Debbie Harry Revives Blondie, the Who Reunites for Charity Concert: Review

Martin Bailey mobailey at
Fri Jan 14 15:26:06 UTC 2011

Sounds like The Who played well last night, for 40 minutes.

Not sure that "the blues interlude" was.   Solo Pete playing something 
bluesy on his acoustic guitar?

And  The Who, Debbie Harry, Beck and Bryan Adams played "Join Together" er, 
I hope Bryan Adams made more of an effort to get the words right.


Below, from

Debbie Harry Revives Blondie, the Who Reunites for Charity Concert: Review
By Robert Heller - Jan 14, 2011 8:31 AM GMT

Roger Daltrey and Pete Townshend

Roger Daltrey and Pete Townshend of the Who. The band is backing the Killing 
Cancer charity event. Source: The Outside Organization Ltd. via Bloomberg

Debbie Harry was ice cool. Roger Daltrey ran around like a naughty 
schoolboy, reunited with Pete Townshend, who chopped out guitar riffs. Bryan 
Adams was lively, Richard Ashcroft dreary and Jeff Beck showy.

All were playing at last night’s charity Concert for Killing Cancer, 
organized by British mod rockers the Who, at London’s HMV Hammersmith 

Harry returned to her Blondie glory days, wearing knee-high boots, leather 
skirt and black shades. Her steely delivery of the disco-punk “Heart of 
Glass” was backed by Beck’s guitar.

Before the show, Who singer Daltrey, 66, spoke about the removal of a 
pre-cancerous growth from his vocal cords in 2009 and said his voice may “go 
bang at any time.”

During the concert, he was in full form. With golden curls and spectacles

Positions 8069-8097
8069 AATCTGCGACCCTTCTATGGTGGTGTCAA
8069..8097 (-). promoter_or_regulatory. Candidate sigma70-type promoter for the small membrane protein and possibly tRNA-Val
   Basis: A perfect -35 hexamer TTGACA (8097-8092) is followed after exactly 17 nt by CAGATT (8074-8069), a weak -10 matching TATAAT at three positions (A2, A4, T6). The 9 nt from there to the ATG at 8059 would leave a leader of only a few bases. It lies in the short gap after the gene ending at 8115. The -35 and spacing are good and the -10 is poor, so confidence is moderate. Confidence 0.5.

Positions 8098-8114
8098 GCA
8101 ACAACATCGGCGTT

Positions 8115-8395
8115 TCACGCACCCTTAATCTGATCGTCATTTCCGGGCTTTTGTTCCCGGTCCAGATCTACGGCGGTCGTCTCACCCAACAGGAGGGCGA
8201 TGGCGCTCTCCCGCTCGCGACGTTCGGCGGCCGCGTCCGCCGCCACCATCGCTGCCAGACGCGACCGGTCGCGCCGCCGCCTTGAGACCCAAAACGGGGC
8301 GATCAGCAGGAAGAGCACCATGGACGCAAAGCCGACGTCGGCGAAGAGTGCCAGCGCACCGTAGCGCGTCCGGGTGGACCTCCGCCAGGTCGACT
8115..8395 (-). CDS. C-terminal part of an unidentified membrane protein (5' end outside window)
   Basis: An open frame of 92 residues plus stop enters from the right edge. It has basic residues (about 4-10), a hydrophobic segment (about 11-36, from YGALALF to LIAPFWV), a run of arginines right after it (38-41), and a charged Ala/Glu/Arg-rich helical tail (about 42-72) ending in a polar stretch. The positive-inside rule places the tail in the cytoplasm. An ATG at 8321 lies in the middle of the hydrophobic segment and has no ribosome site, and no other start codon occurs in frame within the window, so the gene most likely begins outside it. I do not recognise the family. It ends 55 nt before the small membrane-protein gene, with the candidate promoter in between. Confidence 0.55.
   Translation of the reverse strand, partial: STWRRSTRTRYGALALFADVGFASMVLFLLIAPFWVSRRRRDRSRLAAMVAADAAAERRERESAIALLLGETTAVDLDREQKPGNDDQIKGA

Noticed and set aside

intact, his “Won’t Get Fooled Again” scream and “Baba O’Riley” holler were 
full of hurt anger.

Townshend lollopped about in chunky boots, black trousers and jacket, 
throwing his trademark windmill arm thrashes. Zak Starkey updated the 
typhoon approach of the Who’s original drummer Keith Moon. Now in its fifth 
decade, the band remains a must-see for any self-respecting music fan.

Ashcroft, lead singer of 1990’s indie-pop band the Verve, wailed through a 
dirge-filled acoustic set.

Adams, armed only with an acoustic guitar, fared much better. Killing Cancer 
aims to raise funds and awareness for Photodynamic Therapy, and Adams 
performed “When You’re Gone” as a duet with a woman who had been 
successfully treated.

Beck avoided his most flashy virtuosic guitar solos. At the end of the night 
he joined Daltrey for some old Chicago blues.

Adams, Harry and Beck came back for a closing rendition of “Join Together,” 
Daltrey amiably guiding Adams through the lyrics taped to the stage. The Who 
only played for 40 minutes, including the blues interlude. It was not 
enough: the perfect reason to see them, at another charity show, again.

Rating: ***. 

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